In NBA playoffs, it’s all about matchups

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Final Point,

By Kyle Salomon,

 

When it comes to the NBA playoffs, many people wonder why lower-seeded teams are able to compete with the higher seeds.

The answer is relatively simple. It is all about matchups in the NBA.

For instance, you look at the Oklahoma City Thunder and their series with the Memphis Grizzlies. The Thunder is the No.2 seed in the Western Conference and considered a favorite by many experts not only to win the West, but reign victorious as the NBA champions in late June.

However, Oklahoma City finds itself tied in the first-round series with the Grizz at one game apiece and has lost the home-court advantage for now.

The Thunder put a spanking on Memphis in the opening game of the series last Saturday night, but the Grizzlies bounced back and clawed and scratched their way to a road victory Monday night in the Chesapeake Energy Arena.

Oklahoma City is struggling with the No.7 seeded Grizzlies because Memphis plays a style of basketball that is not conducive for what the Thunder like and need to do to be successful and win basketball games.

The Grizz slow the game down to a pace that makes the tortoise look like a speeding bullet. The Thunder like to play at a pace that makes the hare look like it’s running in mud.

Memphis wants to pound the rock inside to their two big bruising post players, Marc Gasol and Zac Randolph, who each have the ability to score from any position in the paint. This type of offense gives the Thunder fits because OKC is not built to handle an inside heavy team.

Yes, Oklahoma City will prevail in the series and advance to the next round, but it won’t be a “normal” first-round series where the higher seed makes the lower seed look like a junior high basketball team. The Thunder will be bruised and battered coming out of the Memphis series, but hopefully their young bodies will heal quickly before the quarterfinal round begins.

Another example of a classic NBA matchup that favors the Thunder is the San Antonio Spurs. The Spurs have been one of the best professional sports franchises in the last 16 years. It is no coincidence that Spurs forward Tim Duncan has been with the team for 16 years. Duncan is the cornerstone of the Spurs franchise, much like Kevin Durant is for OKC.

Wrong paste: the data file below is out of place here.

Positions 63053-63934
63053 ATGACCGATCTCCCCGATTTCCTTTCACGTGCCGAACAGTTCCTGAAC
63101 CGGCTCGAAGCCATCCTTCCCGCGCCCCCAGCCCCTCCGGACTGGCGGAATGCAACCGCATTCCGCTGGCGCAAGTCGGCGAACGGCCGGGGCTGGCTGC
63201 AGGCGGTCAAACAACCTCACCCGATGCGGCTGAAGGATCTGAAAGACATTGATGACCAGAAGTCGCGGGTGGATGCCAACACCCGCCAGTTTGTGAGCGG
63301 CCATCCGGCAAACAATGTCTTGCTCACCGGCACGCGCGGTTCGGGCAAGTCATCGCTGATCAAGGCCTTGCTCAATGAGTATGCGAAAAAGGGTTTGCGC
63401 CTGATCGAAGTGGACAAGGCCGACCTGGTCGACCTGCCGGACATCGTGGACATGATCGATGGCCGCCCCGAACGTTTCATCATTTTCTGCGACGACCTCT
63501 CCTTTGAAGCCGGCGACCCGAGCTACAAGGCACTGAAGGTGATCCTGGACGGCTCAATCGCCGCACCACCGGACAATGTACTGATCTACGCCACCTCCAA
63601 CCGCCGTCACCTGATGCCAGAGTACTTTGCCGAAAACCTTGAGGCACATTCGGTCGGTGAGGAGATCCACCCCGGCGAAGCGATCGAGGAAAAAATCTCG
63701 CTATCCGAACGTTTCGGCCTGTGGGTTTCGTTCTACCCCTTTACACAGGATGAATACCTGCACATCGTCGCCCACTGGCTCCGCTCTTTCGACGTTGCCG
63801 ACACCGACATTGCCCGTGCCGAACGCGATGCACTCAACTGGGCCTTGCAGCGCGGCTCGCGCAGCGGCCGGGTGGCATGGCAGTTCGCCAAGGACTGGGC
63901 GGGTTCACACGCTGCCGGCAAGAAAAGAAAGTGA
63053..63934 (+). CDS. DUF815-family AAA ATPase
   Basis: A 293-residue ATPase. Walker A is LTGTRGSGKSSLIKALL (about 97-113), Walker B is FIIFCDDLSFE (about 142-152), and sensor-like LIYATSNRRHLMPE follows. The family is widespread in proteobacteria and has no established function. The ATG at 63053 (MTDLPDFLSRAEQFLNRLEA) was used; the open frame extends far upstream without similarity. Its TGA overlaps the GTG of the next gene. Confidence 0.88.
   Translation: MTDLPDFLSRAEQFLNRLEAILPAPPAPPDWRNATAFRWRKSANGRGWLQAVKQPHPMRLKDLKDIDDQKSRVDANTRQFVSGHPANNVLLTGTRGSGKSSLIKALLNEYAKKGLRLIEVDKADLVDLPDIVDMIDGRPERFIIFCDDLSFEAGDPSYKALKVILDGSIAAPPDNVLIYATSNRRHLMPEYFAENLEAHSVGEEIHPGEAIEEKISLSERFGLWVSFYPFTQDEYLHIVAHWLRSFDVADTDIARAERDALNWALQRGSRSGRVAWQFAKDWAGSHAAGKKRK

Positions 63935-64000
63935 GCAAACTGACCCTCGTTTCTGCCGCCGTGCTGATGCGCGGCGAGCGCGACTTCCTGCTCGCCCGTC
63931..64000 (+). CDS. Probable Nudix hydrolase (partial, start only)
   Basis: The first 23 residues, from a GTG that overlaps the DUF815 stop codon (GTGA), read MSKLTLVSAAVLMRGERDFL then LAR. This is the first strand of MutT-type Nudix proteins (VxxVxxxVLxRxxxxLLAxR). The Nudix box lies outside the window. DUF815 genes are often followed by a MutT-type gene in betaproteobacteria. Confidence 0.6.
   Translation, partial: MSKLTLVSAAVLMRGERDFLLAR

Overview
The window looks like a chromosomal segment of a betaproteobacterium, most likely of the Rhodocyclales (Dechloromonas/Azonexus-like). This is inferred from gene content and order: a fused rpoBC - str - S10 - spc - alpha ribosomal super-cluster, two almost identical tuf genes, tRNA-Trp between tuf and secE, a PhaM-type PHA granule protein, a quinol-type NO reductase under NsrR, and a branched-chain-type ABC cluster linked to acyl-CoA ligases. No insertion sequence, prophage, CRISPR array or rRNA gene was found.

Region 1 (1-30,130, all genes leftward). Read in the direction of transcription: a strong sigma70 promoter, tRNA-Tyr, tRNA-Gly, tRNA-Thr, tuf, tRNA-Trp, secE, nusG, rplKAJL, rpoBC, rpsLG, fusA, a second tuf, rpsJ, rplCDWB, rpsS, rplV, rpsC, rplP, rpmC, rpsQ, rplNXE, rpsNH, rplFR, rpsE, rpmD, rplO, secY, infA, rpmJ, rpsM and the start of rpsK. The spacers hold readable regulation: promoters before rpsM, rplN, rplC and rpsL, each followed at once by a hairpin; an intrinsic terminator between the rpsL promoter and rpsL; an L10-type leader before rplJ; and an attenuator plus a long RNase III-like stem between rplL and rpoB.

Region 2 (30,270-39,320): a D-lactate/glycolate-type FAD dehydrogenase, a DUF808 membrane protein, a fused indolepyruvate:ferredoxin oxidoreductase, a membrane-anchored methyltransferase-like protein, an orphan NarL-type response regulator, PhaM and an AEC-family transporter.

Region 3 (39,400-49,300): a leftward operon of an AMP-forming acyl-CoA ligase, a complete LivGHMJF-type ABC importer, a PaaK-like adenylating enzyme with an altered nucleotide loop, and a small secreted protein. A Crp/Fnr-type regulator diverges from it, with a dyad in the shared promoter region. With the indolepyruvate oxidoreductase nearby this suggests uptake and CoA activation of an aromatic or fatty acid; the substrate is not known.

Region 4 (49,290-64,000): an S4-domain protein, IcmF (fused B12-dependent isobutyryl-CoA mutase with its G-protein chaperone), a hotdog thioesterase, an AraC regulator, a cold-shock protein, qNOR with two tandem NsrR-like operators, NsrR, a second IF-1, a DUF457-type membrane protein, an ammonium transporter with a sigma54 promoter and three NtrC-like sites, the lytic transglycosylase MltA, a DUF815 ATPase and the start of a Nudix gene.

San Antonio had the best record in the entire NBA this regular season, winning 62 games and clinching home-court advantage throughout the playoffs, including the NBA Finals.

However, when it comes to playing the Thunder, the Spurs are 0-4 against their Western Conference nemesis this season. Oklahoma City brings an element of youth, athleticism and explosiveness that gives the elderly, savvy Spurs problems when they share a basketball court.

San Antonio plays a ball-movement style of offense that is predicated on the pick-and-roll screen action at the top of the key with 3-point shooters on the wings awaiting a Tony Parker kick-out for an open trey.

Several years ago, the Thunder struggled to stop this attack from the Spurs, but as Oklahoma City has matured, they have figured out how to slow down the SA offense using their length on the perimeter combined with their overall athleticism in the paint.

There is no doubt people in Oklahoma City would love to see a Spurs-Thunder matchup in the Western Conference Finals, but the folks down in San Antonio are hoping OKC gets called home from the playoffs earlier than expected.

So, if you find yourself sitting on the couch watching these NBA playoffs and wondering to yourself how Memphis can hang with the Thunder, just remember, it is all about matchups.